(This article belongs to the Special Issue Nanotoxicology)
Open AccessReview Carbon Nanotubes and Chronic Granulomatous Disease
Nanomaterials 2014, 4(2), 508-521; doi:10.3390/nano4020508
Received: 4 April 2014 / Revised: 15 May 2014 / Accepted: 12 June 2014 / Published: 23 June 2014
Cited by 5 | PDF Full-text (206 KB) | HTML Full-text | XML Full-text
Abstract
Use of nanomaterials in manufactured consumer products is a rapidly expanding industry and potential toxicities are just beginning to be explored. Combustion-generated multiwall carbon nanotubes (MWCNT) or nanoparticles are ubiquitous in non-manufacturing environments and detectable in vapors from diesel fuel, methane, propane, and
[...] Read more.
Use of nanomaterials in manufactured consumer products is a rapidly expanding industry and potential toxicities are just beginning to be explored. Combustion-generated multiwall carbon nanotubes (MWCNT) or nanoparticles are ubiquitous in non-manufacturing environments and detectable in vapors from diesel fuel, methane, propane, and natural gas. In experimental animal models, carbon nanotubes have been shown to induce granulomas or other inflammatory changes. Evidence suggesting potential involvement of carbon nanomaterials in human granulomatous disease, has been gathered from analyses of dusts generated in the World Trade Center disaster combined with epidemiological data showing a subsequent increase in granulomatous disease of first responders. In this review we will discuss evidence for similarities in the pathophysiology of carbon nanotube-induced pulmonary disease in experimental animals with that of the human granulomatous disease, sarcoidosis. Full article
(This article belongs to the Special Issue Nanotoxicology)
Open AccessReview Mechanisms Underlying Cytotoxicity Induced by Engineered Nanomaterials: A Review of In Vitro Studies
Nanomaterials 2014, 4(2), 454-484; doi:10.3390/nano4020454
Received: 8 May 2014 / Revised: 28 May 2014 / Accepted: 3 June 2014 / Published: 12 June 2014
Cited by 7 | PDF Full-text (2369 KB) | HTML Full-text | XML Full-text
Abstract
Engineered nanomaterials are emerging functional materials with technologically interesting properties and a wide range of promising applications, such as drug delivery devices, medical imaging and diagnostics, and various other industrial products. However, concerns have been expressed about the risks of such materials and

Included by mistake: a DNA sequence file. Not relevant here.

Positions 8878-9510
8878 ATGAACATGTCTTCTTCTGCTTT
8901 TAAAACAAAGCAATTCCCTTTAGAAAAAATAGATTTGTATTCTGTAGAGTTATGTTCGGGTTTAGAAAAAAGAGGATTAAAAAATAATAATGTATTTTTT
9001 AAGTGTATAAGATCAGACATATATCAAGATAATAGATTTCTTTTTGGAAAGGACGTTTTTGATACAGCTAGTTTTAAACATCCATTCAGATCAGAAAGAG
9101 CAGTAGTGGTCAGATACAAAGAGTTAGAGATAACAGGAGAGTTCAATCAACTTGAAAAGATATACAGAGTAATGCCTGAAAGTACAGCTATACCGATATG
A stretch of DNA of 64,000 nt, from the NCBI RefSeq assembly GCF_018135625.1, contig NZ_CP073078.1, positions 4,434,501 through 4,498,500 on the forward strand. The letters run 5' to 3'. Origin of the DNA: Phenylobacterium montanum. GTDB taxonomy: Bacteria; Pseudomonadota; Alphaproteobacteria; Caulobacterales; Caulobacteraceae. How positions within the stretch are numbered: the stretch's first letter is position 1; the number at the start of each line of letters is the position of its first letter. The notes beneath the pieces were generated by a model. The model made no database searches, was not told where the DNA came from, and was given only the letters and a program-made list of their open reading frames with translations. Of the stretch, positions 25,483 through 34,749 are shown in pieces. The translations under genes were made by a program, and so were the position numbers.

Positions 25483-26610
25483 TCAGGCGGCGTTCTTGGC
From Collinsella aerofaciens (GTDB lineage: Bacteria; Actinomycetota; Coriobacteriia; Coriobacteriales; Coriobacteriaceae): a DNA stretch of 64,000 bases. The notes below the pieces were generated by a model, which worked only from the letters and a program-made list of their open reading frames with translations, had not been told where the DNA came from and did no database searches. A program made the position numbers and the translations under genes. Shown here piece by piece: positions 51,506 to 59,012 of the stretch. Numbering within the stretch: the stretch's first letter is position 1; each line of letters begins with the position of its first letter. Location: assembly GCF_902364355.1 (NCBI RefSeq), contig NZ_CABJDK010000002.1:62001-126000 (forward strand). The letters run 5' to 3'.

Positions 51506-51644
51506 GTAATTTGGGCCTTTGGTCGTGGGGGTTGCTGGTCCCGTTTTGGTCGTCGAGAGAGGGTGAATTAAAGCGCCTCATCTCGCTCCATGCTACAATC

[...] Read more.
Engineered nanomaterials are emerging functional materials with technologically interesting properties and a wide range of promising applications, such as drug delivery devices, medical imaging and diagnostics, and various other industrial products. However, concerns have been expressed about the risks of such materials and whether they can cause adverse effects. Studies of the potential hazards of nanomaterials have been widely performed using cell models and a range of in vitro approaches. In the present review, we provide a comprehensive and critical literature overview on current in vitro toxicity test methods that have been applied to determine the mechanisms underlying the cytotoxic effects induced by the nanostructures. The small size, surface charge, hydrophobicity and high adsorption capacity of nanomaterial allow for specific interactions within cell membrane and subcellular organelles, which in turn could lead to cytotoxicity through a range of different mechanisms. Finally, aggregating the given information on the relationships of nanomaterial cytotoxic responses with an understanding of its structure and physicochemical properties may promote the design of biologically safe nanostructures. Full article
(This article belongs to the Special Issue Nanotoxicology)
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Open AccessReview Emergent Properties and Toxicological Considerations for Nanohybrid Materials in Aquatic Systems
Nanomaterials 2014, 4(2), 372-407; doi:10.3390/nano4020372
Received: 11 April 2014 / Revised: 21 May 2014 / Accepted: 21 May 2014 / Published: 3 June 2014
Cited by 11 | PDF Full-text (1033 KB) | HTML Full-text | XML Full-text
Abstract
Conjugation of multiple nanomaterials has become the focus of recent materials development. This new material class is commonly known as nanohybrids or “horizon nanomaterials”. Conjugation of metal/metal oxides with carbonaceous nanomaterials and overcoating or doping of one metal with another have been pursued
[...] Read more.
Conjugation of multiple nanomaterials has become the focus of recent materials development. This new material class is commonly known as nanohybrids or “horizon nanomaterials”. Conjugation of metal/metal oxides with carbonaceous nanomaterials and overcoating or doping of one metal with another have been pursued to enhance material performance and/or incorporate multifunctionality into nano-enabled devices and processes. Nanohybrids are already at use in commercialized energy, electronics and medical products, which warrant immediate attention for their safety evaluation. These conjugated ensembles likely present a new set of physicochemical properties that are unique to their individual component attributes, hence increasing uncertainty in their risk evaluation. Established toxicological testing strategies and enumerated underlying mechanisms will thus need to be re-evaluated for the assessment of these horizon materials. This review will present a critical discussion on the altered physicochemical properties of nanohybrids and analyze the validity of existing nanotoxicology data against these unique properties. The article will also propose strategies to evaluate the conjugate materials’ safety to help undertake future toxicological research on the nanohybrid material class. Full article
(This article belongs to the Special Issue Nanotoxicology)